When Renovation Means Erasing the Past

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When Renovation Means Erasing the Past

Postby Admin » Tue Oct 08, 2013 3:57 pm

Sign of the Times | When Renovation Means Erasing the Past

For the first time in history, the more money you’ve got, the emptier your home is. The Victorians were criticized for their “horror vacui,” the fear of empty space that led to rooms cluttered with bookcases, pictures and bric-a-brac. The new rich suffer from the opposite condition: “amor vacui,” or the love of empty space. Across the world — from London to New York, from Paris to Florence — the new tycoons’ houses have become vacuums.

To get the nihilist look, historic architecture is being destroyed by radical alteration or demolition. One beachside home in the Hamptons makes an instructive example. The site began life with a Henry F. du Pont mansion, an elegant exercise in Georgian proportion. In the 1980s, it was given a makeover from hell by Barry Trupin, a financier later convicted of tax evasion. Trupin added a 20-foot waterfall to the back of the house and installed an indoor shark tank and private burro zoo. With its jumble of witch’s-hat towers and mansard roofs, the house would have made a fine home away from home for the Addams Family or Norman Bates’s mother.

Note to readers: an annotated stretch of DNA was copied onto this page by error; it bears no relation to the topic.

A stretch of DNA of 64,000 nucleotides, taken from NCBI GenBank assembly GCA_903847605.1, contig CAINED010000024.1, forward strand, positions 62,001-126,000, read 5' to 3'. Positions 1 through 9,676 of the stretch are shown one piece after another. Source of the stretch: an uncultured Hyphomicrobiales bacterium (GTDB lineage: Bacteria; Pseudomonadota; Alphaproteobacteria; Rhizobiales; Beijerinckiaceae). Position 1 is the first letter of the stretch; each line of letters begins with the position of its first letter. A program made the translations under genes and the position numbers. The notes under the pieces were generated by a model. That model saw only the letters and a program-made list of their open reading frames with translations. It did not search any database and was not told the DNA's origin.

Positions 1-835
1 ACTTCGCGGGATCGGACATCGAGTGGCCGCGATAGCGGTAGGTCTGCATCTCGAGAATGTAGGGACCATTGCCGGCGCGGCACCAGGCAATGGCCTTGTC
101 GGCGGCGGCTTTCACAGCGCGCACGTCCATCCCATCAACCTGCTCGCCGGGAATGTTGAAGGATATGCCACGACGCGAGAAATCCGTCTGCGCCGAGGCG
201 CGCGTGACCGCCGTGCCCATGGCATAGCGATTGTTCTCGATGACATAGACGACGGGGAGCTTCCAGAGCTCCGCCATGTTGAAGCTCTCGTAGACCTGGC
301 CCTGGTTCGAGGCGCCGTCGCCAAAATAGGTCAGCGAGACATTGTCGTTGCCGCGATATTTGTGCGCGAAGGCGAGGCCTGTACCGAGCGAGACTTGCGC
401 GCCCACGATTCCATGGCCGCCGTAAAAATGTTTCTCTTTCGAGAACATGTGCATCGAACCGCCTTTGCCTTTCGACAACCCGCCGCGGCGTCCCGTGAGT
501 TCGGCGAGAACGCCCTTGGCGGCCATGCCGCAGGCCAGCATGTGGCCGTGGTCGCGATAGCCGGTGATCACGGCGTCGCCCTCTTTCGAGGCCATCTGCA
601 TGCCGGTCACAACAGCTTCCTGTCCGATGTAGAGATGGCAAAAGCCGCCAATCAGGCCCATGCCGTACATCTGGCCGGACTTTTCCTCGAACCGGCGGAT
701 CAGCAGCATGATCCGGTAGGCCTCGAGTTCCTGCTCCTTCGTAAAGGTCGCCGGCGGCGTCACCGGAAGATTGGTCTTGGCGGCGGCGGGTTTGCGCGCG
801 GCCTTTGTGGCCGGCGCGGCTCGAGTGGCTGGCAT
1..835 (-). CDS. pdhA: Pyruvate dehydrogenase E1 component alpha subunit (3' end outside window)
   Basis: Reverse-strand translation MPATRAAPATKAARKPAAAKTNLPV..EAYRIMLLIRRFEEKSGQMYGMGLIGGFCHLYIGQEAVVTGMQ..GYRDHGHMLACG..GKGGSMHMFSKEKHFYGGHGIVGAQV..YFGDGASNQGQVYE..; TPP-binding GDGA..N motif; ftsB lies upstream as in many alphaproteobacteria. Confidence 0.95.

Calvin Klein came along in 2003, and eventually went through a reported $75 million on the property, and no fewer than three architects. First he tried to remodel the Trupin monstrosity, before giving up and razing it four years ago to build the ultimate glass box. It took a $350,000 life-size mock-up of the house for him to realize that people could peer into his shower from the beach. So he ordered some bushes.

Read more at:
http://tmagazine.blogs.nytimes.com/2013 ... -the-past/
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